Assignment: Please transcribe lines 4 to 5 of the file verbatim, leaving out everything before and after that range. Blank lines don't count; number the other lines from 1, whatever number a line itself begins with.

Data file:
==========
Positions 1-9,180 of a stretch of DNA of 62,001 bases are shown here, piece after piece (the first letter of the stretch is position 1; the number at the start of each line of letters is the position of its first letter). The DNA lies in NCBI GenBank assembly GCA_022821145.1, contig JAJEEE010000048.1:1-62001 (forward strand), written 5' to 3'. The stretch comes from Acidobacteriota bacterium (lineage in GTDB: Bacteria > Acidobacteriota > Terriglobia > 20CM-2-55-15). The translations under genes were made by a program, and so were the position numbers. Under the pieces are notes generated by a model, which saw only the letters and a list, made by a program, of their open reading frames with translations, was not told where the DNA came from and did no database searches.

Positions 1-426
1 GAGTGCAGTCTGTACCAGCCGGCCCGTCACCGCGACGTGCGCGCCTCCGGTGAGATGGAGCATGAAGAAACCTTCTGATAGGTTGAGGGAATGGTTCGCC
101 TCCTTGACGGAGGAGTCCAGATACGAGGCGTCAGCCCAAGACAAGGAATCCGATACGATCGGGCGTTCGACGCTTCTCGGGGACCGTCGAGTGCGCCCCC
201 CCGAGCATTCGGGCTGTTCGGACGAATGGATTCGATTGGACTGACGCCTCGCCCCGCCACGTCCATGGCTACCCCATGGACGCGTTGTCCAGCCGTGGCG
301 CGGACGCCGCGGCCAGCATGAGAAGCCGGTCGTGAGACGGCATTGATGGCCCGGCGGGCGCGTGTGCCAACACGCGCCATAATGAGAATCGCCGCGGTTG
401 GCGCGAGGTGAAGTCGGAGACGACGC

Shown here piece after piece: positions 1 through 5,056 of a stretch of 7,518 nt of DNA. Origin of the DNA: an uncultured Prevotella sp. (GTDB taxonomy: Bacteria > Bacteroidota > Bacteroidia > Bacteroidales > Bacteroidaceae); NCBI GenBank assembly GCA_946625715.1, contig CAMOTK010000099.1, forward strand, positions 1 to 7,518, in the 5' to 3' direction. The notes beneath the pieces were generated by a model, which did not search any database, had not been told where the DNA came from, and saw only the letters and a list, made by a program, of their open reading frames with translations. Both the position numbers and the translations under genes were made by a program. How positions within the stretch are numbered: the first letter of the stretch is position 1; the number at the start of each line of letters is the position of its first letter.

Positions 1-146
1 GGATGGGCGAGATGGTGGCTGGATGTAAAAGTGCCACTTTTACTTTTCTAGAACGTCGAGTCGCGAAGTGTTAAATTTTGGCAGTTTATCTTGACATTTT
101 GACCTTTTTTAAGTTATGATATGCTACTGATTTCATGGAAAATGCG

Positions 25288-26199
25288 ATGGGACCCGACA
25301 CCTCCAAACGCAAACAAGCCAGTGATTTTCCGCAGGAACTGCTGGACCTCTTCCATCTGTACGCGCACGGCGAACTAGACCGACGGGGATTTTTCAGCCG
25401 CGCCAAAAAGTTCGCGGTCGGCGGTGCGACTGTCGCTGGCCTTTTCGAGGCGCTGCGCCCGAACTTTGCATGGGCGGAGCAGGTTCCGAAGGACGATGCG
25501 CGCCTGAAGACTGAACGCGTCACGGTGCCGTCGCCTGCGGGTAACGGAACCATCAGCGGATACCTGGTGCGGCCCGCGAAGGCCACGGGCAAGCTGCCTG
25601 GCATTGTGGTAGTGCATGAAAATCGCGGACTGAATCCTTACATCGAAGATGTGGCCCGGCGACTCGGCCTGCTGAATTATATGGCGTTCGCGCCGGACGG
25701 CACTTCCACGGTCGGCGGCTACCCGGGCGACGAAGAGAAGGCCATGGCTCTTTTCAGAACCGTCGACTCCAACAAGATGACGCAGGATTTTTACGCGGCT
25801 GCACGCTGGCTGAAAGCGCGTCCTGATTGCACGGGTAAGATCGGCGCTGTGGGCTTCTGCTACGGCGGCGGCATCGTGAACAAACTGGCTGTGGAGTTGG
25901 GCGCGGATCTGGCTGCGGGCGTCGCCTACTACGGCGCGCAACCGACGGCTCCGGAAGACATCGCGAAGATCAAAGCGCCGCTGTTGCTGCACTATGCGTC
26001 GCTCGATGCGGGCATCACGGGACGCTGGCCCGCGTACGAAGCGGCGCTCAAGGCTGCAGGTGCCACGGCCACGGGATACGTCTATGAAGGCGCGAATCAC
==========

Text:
101 TCCTTGACGGAGGAGTCCAGATACGAGGCGTCAGCCCAAGACAAGGAATCCGATACGATCGGGCGTTCGACGCTTCTCGGGGACCGTCGAGTGCGCCCCC
201 CCGAGCATTCGGGCTGTTCGGACGAATGGATTCGATTGGACTGACGCCTCGCCCCGCCACGTCCATGGCTACCCCATGGACGCGTTGTCCAGCCGTGGCG